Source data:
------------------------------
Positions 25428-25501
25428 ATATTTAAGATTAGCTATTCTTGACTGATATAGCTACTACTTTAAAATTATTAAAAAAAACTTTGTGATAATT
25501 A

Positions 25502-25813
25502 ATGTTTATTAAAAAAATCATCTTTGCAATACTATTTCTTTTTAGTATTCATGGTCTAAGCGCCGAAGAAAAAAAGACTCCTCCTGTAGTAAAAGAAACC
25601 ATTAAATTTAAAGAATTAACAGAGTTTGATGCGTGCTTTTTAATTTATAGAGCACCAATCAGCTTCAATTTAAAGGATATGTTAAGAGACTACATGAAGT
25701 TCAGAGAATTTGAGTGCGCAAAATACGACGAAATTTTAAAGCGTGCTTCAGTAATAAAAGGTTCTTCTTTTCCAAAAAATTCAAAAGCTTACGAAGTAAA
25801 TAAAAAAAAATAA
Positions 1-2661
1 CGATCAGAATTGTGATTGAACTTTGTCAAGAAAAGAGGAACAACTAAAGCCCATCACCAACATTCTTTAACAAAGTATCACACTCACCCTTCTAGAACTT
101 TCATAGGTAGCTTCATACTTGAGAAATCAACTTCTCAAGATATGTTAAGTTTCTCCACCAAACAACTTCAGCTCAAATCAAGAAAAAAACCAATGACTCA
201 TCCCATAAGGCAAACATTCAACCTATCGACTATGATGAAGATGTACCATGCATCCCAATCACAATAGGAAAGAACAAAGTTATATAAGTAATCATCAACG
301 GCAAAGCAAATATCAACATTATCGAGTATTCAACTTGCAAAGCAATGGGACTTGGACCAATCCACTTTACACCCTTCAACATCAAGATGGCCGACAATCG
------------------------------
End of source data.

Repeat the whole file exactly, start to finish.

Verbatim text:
Positions 25428-25501
25428 ATATTTAAGATTAGCTATTCTTGACTGATATAGCTACTACTTTAAAATTATTAAAAAAAACTTTGTGATAATT
25501 A

Positions 25502-25813
25502 ATGTTTATTAAAAAAATCATCTTTGCAATACTATTTCTTTTTAGTATTCATGGTCTAAGCGCCGAAGAAAAAAAGACTCCTCCTGTAGTAAAAGAAACC
25601 ATTAAATTTAAAGAATTAACAGAGTTTGATGCGTGCTTTTTAATTTATAGAGCACCAATCAGCTTCAATTTAAAGGATATGTTAAGAGACTACATGAAGT
25701 TCAGAGAATTTGAGTGCGCAAAATACGACGAAATTTTAAAGCGTGCTTCAGTAATAAAAGGTTCTTCTTTTCCAAAAAATTCAAAAGCTTACGAAGTAAA
25801 TAAAAAAAAATAA
Positions 1-2661
1 CGATCAGAATTGTGATTGAACTTTGTCAAGAAAAGAGGAACAACTAAAGCCCATCACCAACATTCTTTAACAAAGTATCACACTCACCCTTCTAGAACTT
101 TCATAGGTAGCTTCATACTTGAGAAATCAACTTCTCAAGATATGTTAAGTTTCTCCACCAAACAACTTCAGCTCAAATCAAGAAAAAAACCAATGACTCA
201 TCCCATAAGGCAAACATTCAACCTATCGACTATGATGAAGATGTACCATGCATCCCAATCACAATAGGAAAGAACAAAGTTATATAAGTAATCATCAACG
301 GCAAAGCAAATATCAACATTATCGAGTATTCAACTTGCAAAGCAATGGGACTTGGACCAATCCACTTTACACCCTTCAACATCAAGATGGCCGACAATCG